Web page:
Peace quest spurs defense push

Updated: 2014-03-05 03:17

By WU JIAO (China Daily)

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Robust response comes after critics hit out at increase in country's military spending

Peace quest spurs defense push

Fu Ying, spokeswoman for the second session of the 12th National People's Congress (NPC) , speaks during a press conference in Beijing March 4, 2014. [Photo/Xinhua]

Peace can only be preserved with strength, the spokeswoman for China's top legislature said on Tuesday, in one of the strongest responses to concerns over growing military power.

Meanwhile, analysts said that increased defense spending is part of China's modernization drive amid growing challenges from some Asian countries that keeping raising their military budgets.

Fu Ying, spokeswoman for the second session of the 12th National People's Congress, said that as a major, China is responsible for regional peace and security.

But "based on our history and experience, we believe that peace can only be maintained by strength", she said.

Fu said China, whose military policy is entirely defensive in nature, has never treated any country as an enemy or a threat.

Peace quest spurs defense push
2014 two sessions

"We have heard such concerns. Indeed, certain countries have been selling the idea of China as a major threat," Fu said. "But we Chinese might ask, can a prosperous country such as China really achieve peace without a strong national defense?"

She said China supports disputes being resolved through negotiations. However, it will "respond effectively" to provocation by those ready to sabotage regional security and order, "for the sake of China's own territorial sovereignty, as well as for the protection of regional order and peace".

China's defense budget, after years of double-digit growth, stood at $117.7 billion in 2013, as the United States remained the world's biggest defense spender with a budget of $600.4 billion.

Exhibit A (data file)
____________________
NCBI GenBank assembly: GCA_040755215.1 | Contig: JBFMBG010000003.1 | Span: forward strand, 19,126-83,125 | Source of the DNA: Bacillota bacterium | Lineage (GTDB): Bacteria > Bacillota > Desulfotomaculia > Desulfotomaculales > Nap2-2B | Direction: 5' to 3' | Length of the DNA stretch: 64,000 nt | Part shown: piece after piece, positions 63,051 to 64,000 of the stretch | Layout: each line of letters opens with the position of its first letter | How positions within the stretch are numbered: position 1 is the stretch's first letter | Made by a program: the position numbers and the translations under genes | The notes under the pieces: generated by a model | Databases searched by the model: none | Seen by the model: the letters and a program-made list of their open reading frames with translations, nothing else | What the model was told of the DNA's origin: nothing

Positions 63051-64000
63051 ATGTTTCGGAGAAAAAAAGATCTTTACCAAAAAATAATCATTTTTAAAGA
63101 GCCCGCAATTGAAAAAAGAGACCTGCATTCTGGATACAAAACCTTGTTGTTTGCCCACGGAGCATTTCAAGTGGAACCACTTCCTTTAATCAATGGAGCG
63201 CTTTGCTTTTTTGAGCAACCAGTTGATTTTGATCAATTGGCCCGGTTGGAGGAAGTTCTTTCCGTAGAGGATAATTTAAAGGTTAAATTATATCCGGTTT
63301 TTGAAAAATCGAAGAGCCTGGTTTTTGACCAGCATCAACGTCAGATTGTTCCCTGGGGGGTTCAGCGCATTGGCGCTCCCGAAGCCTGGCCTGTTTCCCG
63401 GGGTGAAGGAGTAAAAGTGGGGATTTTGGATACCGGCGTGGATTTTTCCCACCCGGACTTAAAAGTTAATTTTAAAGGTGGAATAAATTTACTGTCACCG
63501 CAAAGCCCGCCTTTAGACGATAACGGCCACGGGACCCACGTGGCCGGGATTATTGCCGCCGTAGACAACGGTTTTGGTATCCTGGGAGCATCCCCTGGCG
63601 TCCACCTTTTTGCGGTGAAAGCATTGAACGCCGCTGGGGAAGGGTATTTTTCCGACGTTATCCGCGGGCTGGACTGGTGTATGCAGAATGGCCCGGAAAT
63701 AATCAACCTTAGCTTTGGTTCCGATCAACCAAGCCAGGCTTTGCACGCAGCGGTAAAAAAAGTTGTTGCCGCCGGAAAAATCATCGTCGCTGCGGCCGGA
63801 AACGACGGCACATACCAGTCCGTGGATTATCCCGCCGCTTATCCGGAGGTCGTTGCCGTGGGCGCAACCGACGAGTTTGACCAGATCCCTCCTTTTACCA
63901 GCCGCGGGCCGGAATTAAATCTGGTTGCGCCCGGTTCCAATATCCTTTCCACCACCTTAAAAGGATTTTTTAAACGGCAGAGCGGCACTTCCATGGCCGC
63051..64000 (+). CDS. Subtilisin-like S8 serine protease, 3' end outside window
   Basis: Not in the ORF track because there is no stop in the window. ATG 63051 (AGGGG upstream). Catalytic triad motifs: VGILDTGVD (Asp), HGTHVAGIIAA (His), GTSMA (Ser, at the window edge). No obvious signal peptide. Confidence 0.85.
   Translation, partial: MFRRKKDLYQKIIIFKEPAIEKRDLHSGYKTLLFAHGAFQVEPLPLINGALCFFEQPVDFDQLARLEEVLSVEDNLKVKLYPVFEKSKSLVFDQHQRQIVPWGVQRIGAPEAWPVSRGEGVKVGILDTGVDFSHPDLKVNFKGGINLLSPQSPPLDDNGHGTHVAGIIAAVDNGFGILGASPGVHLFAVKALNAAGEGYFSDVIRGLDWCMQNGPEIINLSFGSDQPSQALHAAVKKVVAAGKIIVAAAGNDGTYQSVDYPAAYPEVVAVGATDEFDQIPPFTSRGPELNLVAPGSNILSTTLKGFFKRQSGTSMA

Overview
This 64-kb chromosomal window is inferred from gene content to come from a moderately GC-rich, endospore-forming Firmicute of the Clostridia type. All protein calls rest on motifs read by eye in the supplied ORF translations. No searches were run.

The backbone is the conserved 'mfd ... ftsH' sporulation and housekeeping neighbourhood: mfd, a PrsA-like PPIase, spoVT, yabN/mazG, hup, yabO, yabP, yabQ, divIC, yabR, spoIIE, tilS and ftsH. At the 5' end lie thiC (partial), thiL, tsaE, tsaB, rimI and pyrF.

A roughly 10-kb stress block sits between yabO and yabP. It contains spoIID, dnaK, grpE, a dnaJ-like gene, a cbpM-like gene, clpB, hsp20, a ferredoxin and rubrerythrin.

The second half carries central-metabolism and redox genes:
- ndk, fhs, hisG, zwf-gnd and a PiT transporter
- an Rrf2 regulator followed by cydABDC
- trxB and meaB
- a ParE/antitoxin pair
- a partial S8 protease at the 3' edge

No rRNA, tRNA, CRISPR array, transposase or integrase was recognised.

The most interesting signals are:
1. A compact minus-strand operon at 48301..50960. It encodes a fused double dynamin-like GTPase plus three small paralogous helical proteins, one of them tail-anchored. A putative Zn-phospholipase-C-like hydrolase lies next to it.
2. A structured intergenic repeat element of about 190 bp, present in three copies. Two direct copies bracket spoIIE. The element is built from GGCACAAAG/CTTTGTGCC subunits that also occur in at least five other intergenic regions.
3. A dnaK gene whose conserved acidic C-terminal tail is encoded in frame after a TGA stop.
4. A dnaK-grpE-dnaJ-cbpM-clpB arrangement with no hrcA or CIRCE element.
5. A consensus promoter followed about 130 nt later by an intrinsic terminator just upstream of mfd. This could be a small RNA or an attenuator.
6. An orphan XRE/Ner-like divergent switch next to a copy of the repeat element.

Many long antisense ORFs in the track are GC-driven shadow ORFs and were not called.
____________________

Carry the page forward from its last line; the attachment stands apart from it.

China's defense budget for this year is expected to be announced on Wednesday when the top legislature begins its meeting.

Qian Lihua, a major general who used to head the Foreign Affairs Office under the Ministry of National Defense, said China's defense spending is reasonable and moderate, and its growth depends on the nation's economic performance.

The country's defense spending is rising along with other kinds of social spending, such as education and social welfare, he said. "It is unrealistic and unreasonable for China's defense spending to remain at the same level," he added.

Qian, also a member of the National Committee of the Chinese People's Political Consultative Conference, said many Asian countries have increased their defense budgets.

Asia's defense spending surpassed that of the European Union in 2012, and reached $320 billion in 2013, Qian said.

The increase was driven by geopolitical changes in Asia, with the emergence of "hot" regional issues, territorial disputes and an Asian strategy adjustment by some countries, Qian said.

Zhong Zhenming, an international relations scholar at Tongji University in Shanghai, said some countries have continued to create an unstable environment for China while accusing it of becoming a regional threat.

China's increased military strength is partly in response to provocative moves taken by some countries, who should review their own polices first, Zhong said.

Chen Kai, vice-chairman of the China Arms Control and Disarmament Association, said a considerable part of China's military strength has been aimed at securing world peace, including anti-piracy patrols in the Gulf of Aden and the Chinese navy's involvement in escorting shipments of Syrian chemical weapons this year.

Chen said that compared with China's defense strategy, Japan has repeatedly adopted aggressive policies, and it is absurd for such countries to accuse China of being a military threat.

Ren Yuanzhe, a researcher at China Foreign Affairs University, said China requires more financial support, as it is experiencing military reforms under the new leadership.

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